Should You Use a Debit Card for Travel?

Quick Answer

Whether you should use a debit card for travel depends on your own circumstances. For instance, you should avoid using a debit card in another country if you’ll be hit with high foreign transaction fees and ATM fees.

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A debit card offers a convenient way to access money when you're traveling, whether you're on a Greek getaway or a Rocky Mountains ski trip. Using a debit card while traveling may not be the best option, however, due to limitations in fraud protection and the potential for fees. Let's review the pros and cons of using a debit card for travel, and we'll also go over the best practices for using a debit card when you're on a personal or business trip.

Advantages of Using a Debit Card for Travel

Using a debit card for travel provides some advantages. Here are four ways that using a debit card while traveling might pay off.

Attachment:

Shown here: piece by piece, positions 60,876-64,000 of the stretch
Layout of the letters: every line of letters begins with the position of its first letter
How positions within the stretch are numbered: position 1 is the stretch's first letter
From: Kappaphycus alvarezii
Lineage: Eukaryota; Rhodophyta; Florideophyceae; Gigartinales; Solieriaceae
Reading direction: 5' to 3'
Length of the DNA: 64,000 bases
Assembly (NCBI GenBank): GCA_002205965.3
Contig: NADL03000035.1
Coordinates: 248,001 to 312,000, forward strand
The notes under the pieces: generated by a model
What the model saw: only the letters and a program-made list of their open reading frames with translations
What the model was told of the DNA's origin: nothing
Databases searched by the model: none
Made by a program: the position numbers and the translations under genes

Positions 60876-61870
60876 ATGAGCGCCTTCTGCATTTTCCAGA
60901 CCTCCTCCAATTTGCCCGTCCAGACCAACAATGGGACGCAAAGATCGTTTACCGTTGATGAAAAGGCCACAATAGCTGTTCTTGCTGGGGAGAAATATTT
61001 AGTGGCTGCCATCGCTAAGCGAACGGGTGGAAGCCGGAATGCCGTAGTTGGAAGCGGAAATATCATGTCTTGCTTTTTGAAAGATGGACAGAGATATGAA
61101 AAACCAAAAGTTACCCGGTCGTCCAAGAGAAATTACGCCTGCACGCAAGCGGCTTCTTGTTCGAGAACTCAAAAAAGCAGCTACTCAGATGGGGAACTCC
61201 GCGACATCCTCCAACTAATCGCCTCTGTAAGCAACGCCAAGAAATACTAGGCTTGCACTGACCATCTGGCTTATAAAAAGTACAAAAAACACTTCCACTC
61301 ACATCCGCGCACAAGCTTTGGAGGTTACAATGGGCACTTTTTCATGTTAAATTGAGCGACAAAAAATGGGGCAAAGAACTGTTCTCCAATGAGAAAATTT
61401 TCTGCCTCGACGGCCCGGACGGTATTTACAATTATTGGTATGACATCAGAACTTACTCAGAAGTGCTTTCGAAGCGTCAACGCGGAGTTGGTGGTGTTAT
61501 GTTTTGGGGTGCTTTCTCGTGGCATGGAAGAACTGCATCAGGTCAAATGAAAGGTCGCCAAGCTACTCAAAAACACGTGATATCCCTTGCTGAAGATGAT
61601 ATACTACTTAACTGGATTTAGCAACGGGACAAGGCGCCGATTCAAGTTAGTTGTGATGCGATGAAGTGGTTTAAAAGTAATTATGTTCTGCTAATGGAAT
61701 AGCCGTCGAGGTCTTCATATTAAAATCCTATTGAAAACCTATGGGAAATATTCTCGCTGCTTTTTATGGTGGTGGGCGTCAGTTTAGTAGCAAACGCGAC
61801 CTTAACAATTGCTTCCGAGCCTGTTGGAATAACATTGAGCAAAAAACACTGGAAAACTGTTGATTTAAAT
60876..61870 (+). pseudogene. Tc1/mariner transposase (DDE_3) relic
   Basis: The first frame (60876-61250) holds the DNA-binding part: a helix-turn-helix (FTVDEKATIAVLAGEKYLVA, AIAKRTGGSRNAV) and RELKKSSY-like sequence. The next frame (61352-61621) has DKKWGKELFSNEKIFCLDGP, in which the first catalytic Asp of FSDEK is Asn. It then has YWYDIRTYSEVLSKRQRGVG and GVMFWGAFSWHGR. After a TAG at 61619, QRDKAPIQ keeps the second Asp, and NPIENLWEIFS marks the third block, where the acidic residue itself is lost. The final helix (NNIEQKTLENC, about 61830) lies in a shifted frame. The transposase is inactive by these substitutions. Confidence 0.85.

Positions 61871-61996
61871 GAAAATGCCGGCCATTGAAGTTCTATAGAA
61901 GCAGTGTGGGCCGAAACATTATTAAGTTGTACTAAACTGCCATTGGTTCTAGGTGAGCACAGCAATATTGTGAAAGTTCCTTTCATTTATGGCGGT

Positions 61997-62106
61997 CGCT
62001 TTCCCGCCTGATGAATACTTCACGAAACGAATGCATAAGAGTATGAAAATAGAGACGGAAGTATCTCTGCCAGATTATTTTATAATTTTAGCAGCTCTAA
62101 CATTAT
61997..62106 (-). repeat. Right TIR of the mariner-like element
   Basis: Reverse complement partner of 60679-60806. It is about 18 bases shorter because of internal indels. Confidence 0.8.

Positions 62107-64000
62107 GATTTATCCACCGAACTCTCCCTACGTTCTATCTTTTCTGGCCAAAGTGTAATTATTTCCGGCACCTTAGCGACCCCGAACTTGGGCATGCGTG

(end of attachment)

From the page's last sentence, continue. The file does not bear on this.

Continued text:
Fraud Protection

If your debit card is lost or stolen, your bank may let you immediately lock the card through its mobile app or website. This can offer some protection against fraud as you work with your bank to cancel and replace the lost or stolen card.

Furthermore, as long as you report your card lost or stolen before unauthorized transactions happen, your liability for that activity is $0.

Helps You Avoid Carrying Cash

If you stick to strictly using a debit card for in-person transactions, you can avoid carrying cash. This can eliminate the chance that your cash is lost or stolen.

Lost cash is much harder to recover from than fraudulent use of your debit card, which may simply require a call to your bank to put a stop to. If cash goes missing while you're traveling abroad, there's a slim likelihood that you'll ever see it again.

Ability to Track Spending

Using a debit card while traveling gives you an edge when it comes to tracking your spending. While you're able to monitor debit card transactions through your bank account, you might lose track of the amount of cash you're spending.

ATM Access